First session last night after Eileen being gone for several weeks. While she was away, I asked for a status report when she came back. I wanted some sense of where this therapy is taking me, a paradigm, a construct, a road map.
After two thousand pages, I want to know that progress is being made.
When I bring it up, Eileen says she doesn’t have anything. Then adds that Dr. D told her that the road map does not exist, no real milestones to look for.
As if to get down to business, we discuss Zane, how the relationship between us was intimate. Whether sexual or not, Eileen ponders, could it not be considered … romantic?
But I’m too distracted by she and I, by our relationship, too disappointed that she came back empty handed to the session after all the work I do. And with her using her consultant as rationale or excuse or both, I cannot help but wonder who is administering this therapy, Eileen or Dr. D?
Eileen tells me in our session that she would like for Blanket to talk to her, to come up and off his park bench and say hello.
But I say … no.
Blanket remains on his bench in Park Bench Park.
He, Eileen, does not respect you.
I keep trying to go back to Sandbox Past, to sort things out, to investigate what happened two thousand pages ago. But without fail, I am triggered by all that has happened with Eileen; anger and confusion erupt without control.
Last weekend, Monkey wrote a nasty letter. He told Eileen that she runs hot and cold … loves us … then loves us not. He screamed about her heartless Notice and hanging up the phone on me.
He said that if it were not for transference, we would likely not choose her as a friend, in fact would probably want not a thing to do with her. Poisoned, he said, we are, by transference juice. He then posited that she must be lonely because who would want to be around someone who treats people the way that she does.
The letter is long, a machete in words sharpened and strong from all the pages written before it.
Without hesitation or thought … I upload.
An hour or two later I feel deep remorse. And panic, too. I send an apology to Eileen in email. Then another. And finally a third. It is Friday. Then Saturday. Then Saturday night. My entire weekend is steeped in worry.
I’ve gone too far. Said too much.
Eileen eventually replies late on Saturday night. She is curious but not angry.
Relief whooshes through me. And I feel that I’ve gotten away with murder, learned a lesson without losing her. With gratitude and relief I decide … enough.
I must, I conclude, leave Sandbox Past … in the past.
This week I bring to my session the pear I made last summer, the one Monkey mentioned in his letter to Eileen on her vacation. Glazed chartreuse and fired to perfection, it is pear and olive branch, too.
Eileen accepts and places it on the table beside her in her office.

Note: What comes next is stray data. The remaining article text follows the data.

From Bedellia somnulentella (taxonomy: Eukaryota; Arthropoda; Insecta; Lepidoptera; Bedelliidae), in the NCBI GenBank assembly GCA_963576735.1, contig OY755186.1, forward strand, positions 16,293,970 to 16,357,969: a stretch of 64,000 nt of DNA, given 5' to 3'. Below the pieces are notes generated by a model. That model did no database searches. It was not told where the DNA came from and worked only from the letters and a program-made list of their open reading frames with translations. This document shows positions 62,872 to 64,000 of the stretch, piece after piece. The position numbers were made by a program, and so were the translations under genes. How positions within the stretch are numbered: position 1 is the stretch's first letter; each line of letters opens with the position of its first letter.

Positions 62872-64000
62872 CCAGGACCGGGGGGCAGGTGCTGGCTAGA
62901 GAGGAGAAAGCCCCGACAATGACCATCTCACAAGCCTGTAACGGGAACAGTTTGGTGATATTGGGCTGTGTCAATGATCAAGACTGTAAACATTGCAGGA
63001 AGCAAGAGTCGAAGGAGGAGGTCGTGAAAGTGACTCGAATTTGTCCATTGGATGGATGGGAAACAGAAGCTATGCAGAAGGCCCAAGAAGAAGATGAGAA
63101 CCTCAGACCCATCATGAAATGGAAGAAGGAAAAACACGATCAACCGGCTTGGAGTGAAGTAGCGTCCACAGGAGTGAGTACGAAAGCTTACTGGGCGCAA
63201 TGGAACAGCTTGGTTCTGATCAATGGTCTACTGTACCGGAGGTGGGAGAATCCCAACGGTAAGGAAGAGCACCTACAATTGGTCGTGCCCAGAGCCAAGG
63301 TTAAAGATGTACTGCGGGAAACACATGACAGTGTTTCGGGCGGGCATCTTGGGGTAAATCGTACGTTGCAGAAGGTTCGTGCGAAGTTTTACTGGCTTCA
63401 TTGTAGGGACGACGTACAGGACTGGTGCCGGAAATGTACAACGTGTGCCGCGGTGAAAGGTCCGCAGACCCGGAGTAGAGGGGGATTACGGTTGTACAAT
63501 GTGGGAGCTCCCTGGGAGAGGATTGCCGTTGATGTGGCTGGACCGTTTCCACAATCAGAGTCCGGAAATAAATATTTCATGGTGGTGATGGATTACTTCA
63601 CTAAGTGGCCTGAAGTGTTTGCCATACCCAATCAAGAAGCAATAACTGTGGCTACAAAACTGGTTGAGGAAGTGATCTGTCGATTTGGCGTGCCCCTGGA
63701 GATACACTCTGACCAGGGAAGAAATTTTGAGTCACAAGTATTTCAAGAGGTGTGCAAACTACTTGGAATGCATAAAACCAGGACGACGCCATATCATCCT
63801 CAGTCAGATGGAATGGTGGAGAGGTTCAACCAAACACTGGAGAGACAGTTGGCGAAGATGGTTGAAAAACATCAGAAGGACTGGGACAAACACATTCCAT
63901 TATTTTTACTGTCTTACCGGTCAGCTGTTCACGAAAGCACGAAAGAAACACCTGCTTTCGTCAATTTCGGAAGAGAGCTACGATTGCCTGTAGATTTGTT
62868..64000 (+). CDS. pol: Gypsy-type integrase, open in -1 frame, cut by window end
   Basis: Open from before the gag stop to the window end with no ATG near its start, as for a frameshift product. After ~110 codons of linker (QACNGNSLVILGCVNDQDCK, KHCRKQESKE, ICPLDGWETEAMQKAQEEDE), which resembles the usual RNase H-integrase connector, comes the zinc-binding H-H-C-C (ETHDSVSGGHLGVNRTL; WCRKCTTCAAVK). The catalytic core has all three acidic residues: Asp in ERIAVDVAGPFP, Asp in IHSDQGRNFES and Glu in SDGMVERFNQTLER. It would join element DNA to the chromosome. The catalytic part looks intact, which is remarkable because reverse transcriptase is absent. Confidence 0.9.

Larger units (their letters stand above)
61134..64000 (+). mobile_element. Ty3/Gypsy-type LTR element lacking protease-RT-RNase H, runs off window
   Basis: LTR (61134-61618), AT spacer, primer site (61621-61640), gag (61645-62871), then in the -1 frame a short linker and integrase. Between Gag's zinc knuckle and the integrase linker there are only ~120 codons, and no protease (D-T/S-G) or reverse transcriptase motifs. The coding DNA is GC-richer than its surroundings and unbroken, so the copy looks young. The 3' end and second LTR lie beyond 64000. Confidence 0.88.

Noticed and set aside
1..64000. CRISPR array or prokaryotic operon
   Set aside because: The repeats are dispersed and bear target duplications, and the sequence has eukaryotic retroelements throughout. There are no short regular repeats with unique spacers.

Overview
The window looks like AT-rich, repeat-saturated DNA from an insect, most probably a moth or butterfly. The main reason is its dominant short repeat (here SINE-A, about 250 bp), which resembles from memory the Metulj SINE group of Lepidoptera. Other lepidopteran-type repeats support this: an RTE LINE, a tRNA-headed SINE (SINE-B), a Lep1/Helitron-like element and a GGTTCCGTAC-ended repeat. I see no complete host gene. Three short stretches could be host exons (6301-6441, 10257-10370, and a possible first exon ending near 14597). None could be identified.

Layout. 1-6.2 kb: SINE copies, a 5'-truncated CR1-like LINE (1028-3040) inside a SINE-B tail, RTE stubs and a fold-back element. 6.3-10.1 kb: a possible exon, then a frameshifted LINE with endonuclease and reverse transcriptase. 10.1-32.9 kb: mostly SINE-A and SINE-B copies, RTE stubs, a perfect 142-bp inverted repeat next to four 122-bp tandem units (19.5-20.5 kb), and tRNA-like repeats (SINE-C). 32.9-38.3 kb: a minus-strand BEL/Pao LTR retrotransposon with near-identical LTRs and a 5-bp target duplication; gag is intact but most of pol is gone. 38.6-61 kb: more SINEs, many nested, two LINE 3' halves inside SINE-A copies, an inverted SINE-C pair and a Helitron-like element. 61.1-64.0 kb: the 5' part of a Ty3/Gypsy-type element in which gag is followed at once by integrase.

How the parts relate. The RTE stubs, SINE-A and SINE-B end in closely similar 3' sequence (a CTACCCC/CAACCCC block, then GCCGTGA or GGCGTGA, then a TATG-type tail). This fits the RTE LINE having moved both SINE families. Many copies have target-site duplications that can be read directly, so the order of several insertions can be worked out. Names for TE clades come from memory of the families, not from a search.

And I decide that happier times must be coming soon. I bring up the idea of trying to figure out something to do, something symbolic we could do together, to celebrate the one-year anniversary of the Sandbox next month.
Eileen says, yes, let’s think of something.
I received a note today from Eileen: How would you feel if I recorded a session for consulting purposes?
I begin to become suspicious that Eileen is looking to find hints of my Parts coming out when we meet.
She’s told me she thinks Monkey is in the room when I twirl my ankles. So I stay attuned to my body, how it moves, the tone of my voice.
She’s on a hunt, I believe, for my diagnosis.
And I cannot decide what, exactly, I want her to find.
I review the email exchanges I had with E, and we are so close for certain moments in time right before that Flood.
If only I could have that time back.
She tells you in emails that she wore glasses and was not a beauty growing up. She says she’s tied up in being smart but then admits that there are many smarter than she. She tells you she believes that you are very smart. Smart is important, we see, to E. We see mutuality and affection with her.
I remember Monkey writing such a sweet note to E from Jupiter and all is forgiven, but deep down inside the Flood has lowered the temperature of our relationship many painful degrees. And then about two months later —
And my Not Gods, that sure doesn’t help matters.
Most things we read say that we all need to have a really strong relationship with our therapist in order to heal. And we see this morning that the one-two punch of the Flood and then Notice move us away from each other to a large degree. We grow very wary of settling in with her again.
E remains, for which we are grateful.
No we aren’t. We are sad down to the tree roots and riverbed. She is silent in our transcripts we upload. For days and weeks and eons she writes us nothing. We go through so very much here transcribing our private masterpiece that no one will ever see but that we write anyway. We shed so many tears and make so many discoveries, but we feel so, so, so …